What Does It Mean to Be Steadfast?
Bible Text: Isaiah 26:3 | Speaker: Dr. Harold J. Sala | Series: Guidelines For Living | You will keep in perfect peace him whose mind is steadfast, because he trusts in you. Isaiah 26:3
Have you ever had one of those times when all of a sudden something that you’ve read a thousand times jumps out at you, and you then see something that has been there all along and it just hadn’t grabbed you before? That’s part of the reason that you can study the Word of God for a lifetime and never exhaust the depth of the truth that is there. For example, the King James text of Isaiah 26:3 says, “Thou wilt keep him in perfect peace, whose mind is stayed on thee: because he trusteth in thee” (Isaiah 26:3). OK, I memorized that a hundred years ago—or it seems that long ago–and I often quote it to myself, especially when life gets as jumbled as the agitator in a washing machine, and you are bothered by so many things that you really lose your focus and feel like settling a few scores the old way. Then you say, “Whoa! Peace comes through focusing on God.”
Then I noticed that the NIV translates the verse, “You will keep in perfect peace him whose mind is steadfast, because he trusts in you.” “OK,” I asked myself, “What does that word really mean? Here’s what I discovered. The Hebrew word is camak, and it means “to lean upon” something or “to take hold” of something. Synonyms are “rest your self upon,” or “sustain yourself.”
Ah! A bit of light, like the rays of the sun shining through an open door, began to shine into my soul, and I got a new picture. What Isaiah was telling us is that perfect peace is the reward of steadfast, unwavering trust in God. It means we lean completely upon Him. We have the confidence that no matter how chaotic the circumstances of our lives, God will take us through the storm. That means we stand fast in the confidence that God is enough, that He is powerful enough, that He cares enough, and that He will take us through the storm.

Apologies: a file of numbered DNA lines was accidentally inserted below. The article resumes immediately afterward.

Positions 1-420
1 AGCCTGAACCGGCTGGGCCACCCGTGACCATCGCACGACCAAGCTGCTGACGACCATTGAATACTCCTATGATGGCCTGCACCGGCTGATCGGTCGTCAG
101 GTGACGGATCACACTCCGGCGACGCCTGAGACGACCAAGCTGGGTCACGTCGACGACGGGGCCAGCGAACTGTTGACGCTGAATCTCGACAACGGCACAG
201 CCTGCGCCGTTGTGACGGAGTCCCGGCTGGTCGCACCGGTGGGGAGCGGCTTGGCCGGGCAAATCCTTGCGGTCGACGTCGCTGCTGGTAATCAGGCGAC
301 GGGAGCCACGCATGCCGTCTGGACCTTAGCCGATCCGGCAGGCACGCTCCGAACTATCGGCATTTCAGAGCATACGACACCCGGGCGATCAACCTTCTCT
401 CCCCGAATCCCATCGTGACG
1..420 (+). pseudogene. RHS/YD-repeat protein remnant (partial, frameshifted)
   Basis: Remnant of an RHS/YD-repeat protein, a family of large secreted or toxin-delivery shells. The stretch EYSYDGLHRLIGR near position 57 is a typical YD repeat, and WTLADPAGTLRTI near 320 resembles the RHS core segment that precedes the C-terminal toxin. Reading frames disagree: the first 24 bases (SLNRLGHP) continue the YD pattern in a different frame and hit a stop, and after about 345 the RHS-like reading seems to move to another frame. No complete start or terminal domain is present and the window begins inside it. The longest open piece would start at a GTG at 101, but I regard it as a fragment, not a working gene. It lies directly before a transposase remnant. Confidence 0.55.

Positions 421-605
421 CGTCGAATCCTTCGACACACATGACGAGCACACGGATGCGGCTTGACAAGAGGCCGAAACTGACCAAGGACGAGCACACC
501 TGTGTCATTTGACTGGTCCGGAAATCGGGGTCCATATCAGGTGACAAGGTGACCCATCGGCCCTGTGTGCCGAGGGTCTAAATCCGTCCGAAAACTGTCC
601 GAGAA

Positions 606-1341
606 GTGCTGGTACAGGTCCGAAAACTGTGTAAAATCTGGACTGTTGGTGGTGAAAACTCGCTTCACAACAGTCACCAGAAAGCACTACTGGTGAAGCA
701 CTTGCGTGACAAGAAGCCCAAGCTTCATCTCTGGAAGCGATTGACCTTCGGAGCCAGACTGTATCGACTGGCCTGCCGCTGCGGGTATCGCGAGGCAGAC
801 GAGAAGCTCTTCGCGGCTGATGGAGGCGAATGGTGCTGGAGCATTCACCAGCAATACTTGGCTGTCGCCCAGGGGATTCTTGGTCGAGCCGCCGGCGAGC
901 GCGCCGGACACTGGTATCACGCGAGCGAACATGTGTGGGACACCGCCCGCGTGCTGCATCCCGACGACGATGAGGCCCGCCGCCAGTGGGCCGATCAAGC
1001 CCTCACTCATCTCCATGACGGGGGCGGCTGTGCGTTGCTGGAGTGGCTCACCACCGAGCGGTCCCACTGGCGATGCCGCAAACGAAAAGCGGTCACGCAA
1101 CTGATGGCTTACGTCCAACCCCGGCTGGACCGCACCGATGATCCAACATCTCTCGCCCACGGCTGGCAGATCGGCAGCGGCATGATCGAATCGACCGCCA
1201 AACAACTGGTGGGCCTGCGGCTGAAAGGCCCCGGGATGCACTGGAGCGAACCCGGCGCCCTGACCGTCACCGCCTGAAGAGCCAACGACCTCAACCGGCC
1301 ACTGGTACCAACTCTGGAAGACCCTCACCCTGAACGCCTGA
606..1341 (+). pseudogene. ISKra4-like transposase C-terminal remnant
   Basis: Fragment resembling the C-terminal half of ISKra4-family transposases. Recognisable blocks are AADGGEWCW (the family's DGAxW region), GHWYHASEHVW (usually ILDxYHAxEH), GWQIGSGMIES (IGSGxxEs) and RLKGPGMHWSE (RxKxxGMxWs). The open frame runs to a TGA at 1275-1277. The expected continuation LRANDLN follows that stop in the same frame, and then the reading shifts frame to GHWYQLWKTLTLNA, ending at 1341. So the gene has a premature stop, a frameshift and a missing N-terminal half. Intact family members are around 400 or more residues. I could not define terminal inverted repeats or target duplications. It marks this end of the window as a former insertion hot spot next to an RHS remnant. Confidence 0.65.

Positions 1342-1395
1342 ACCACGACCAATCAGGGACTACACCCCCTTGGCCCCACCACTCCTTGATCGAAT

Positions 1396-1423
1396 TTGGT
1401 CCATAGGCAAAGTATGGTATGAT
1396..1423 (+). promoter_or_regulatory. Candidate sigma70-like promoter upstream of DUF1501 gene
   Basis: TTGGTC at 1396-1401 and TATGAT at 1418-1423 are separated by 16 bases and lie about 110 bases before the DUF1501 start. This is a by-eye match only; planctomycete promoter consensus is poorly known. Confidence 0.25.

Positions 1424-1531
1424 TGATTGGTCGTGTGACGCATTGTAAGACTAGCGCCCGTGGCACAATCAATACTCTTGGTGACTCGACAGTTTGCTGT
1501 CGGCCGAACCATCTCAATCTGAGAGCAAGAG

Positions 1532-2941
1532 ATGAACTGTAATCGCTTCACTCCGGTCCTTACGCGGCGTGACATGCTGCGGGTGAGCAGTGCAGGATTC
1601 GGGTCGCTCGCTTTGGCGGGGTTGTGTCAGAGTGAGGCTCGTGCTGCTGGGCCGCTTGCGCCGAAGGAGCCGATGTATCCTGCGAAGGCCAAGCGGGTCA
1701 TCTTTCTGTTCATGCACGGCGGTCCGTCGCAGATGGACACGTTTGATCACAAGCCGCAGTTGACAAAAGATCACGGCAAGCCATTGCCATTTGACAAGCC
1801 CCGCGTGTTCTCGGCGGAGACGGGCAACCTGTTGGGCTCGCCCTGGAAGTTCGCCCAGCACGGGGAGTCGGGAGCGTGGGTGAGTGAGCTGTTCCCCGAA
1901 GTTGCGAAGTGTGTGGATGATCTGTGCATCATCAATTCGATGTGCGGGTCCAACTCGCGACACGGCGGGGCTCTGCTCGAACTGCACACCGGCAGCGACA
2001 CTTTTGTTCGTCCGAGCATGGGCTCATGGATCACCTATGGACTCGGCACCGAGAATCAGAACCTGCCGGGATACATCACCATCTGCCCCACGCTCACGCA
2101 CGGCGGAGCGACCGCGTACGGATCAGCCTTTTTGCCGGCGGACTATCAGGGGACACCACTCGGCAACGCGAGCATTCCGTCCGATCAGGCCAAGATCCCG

Actually that same thought is found throughout the entire Bible. I often autograph books and add the words Paul wrote to the Philippians from a prison in Rome: “Being confident of this very thing, that He who has begun a good work in you will complete it until the day of Jesus Christ” (Philippians 1:6). Same idea!
Starting to get the picture! Steadfast describes the person who doesn’t focus on the darkness of the difficulty, the gloom of the circumstances, nor the discouragement of your feelings which say, “God doesn’t care about you. You’re just not good enough to get His attention. You are strictly on your own, buddy!”
Steadfast describes you when you take the attitude of Isaiah, who later wrote, “But my work all seems so useless! I have spent my strength for nothing and to no purpose at all. Yet I leave it all in the Lord’s hand; I will trust God for my reward” (Isaiah 49:4). There is a peace which the world doesn’t understand, which is the result of steadfastly trusting God.
Steadfast is the attitude you have when you say, “No matter what my feelings tell me, or how dark the circumstances, I will put myself in the Lord’s hands and trust Him.” That’s when your heart is filled with peace.
If you find you’ve been wavering between the upward look and the asphalt at your feet, back away from the chaos, find a quiet place and refocus. Remind yourself that God hasn’t abandoned you, that He knows your name and telephone number, and that in His time He will deliver you and show you His strength. Now get up and start moving— that’s what being steadfast is about.
Resource reading: James 5